EDF say that the deal they cut with the Coalition is ‘fair and balanced for consumers and investors alike’. I guess it’s unsurprising that EDF are very pleased with the deal, as it gives them a guaranteed and inflation-proofed return at twice the price we currently pay for electricity for the next 35 years. This puts the UK tax-payer as well as the energy consumer on the hook for the enormous costs of Hinkley Point – already acknowledged to be the most expensive nuclear power station in the world.
At least we now know that this is a subsidy paid for by public money. The Governments contrived position argues that nuclear subsidies are OK if also available to other low carbon technologies including, of course, renewables. But the sheer scale of nuclear subsidies and the 35-year contract with EdF dwarfs anything offered to renewable energy. This is a very big issue, not just for the UK, but for all Europe. Distorting nuclear subsidies will impact across the whole EU electricity market. Big nuclear subsidies mean that the market for European renewable energy technologies will inevitably be significantly reduced. Those adversely affected include renewable energy generators, installers, equipment manufacturers, other efficient technology providers, fitters of insulation and other energy saving equipment, and investors in decentralized renewable energy projects.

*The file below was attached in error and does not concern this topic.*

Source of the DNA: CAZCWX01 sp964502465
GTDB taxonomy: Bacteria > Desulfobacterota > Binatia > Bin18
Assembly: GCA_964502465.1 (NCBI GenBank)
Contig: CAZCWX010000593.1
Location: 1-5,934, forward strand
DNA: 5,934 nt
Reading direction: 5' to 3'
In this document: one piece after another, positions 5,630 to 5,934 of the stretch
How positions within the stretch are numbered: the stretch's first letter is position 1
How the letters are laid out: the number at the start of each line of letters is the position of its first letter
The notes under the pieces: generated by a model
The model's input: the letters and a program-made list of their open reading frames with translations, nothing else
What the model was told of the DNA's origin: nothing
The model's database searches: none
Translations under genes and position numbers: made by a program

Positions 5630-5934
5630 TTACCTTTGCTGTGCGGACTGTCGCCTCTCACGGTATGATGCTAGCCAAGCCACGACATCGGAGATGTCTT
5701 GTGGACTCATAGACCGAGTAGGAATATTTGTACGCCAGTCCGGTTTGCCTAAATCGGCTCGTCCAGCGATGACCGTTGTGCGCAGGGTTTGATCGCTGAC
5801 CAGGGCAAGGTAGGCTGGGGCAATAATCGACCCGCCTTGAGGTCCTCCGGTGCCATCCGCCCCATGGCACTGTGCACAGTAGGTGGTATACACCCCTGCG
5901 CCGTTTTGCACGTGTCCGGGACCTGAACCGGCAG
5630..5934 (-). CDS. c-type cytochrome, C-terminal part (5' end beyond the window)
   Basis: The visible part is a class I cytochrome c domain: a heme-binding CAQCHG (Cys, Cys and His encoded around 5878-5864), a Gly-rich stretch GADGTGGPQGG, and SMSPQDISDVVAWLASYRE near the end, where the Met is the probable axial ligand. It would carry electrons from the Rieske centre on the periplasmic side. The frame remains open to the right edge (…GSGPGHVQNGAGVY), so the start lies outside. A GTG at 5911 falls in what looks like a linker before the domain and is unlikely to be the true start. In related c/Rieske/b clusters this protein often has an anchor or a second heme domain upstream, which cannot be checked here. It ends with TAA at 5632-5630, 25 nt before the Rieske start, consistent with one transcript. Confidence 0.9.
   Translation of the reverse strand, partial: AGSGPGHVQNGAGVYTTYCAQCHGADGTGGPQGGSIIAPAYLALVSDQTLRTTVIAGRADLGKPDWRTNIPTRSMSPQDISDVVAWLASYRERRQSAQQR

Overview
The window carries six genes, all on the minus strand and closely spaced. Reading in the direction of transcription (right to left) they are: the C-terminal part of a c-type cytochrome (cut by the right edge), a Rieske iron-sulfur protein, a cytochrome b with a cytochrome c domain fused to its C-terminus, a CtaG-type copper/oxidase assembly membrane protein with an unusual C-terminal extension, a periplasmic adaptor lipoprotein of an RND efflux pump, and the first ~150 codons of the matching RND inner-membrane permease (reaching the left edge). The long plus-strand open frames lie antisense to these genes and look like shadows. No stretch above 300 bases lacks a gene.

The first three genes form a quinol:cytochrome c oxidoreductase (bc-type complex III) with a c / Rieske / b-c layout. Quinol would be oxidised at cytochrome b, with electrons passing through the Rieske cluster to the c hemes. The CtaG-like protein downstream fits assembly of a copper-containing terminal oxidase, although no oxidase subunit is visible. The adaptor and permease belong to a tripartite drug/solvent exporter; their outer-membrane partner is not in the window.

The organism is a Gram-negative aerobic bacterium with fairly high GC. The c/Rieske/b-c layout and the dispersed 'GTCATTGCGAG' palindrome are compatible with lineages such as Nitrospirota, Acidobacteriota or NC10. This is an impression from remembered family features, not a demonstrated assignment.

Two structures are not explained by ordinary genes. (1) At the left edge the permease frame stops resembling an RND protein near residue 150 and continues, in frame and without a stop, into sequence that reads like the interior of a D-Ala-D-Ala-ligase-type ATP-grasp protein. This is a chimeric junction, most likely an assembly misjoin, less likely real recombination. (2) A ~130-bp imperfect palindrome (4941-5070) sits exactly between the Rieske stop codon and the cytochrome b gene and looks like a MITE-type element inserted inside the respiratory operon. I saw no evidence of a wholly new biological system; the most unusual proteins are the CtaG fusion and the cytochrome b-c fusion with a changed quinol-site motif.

So NCG are working with a large set of pan-EU and pan-UK energy associations, corporations and small companies who will be significantly – and negatively – affected by this decision. We now intend to join Austria and press a UK legal challenge through the EU Court of Justice. At root, the argument is all about what we want – a plutonium economy, or a renewable one. Given the economic and environmental risks associated with nuclear, maybe the question we need to ask ourselves is, ‘do we feel lucky?’
Dr Paul Dorfman
Founder, Nuclear Consulting Group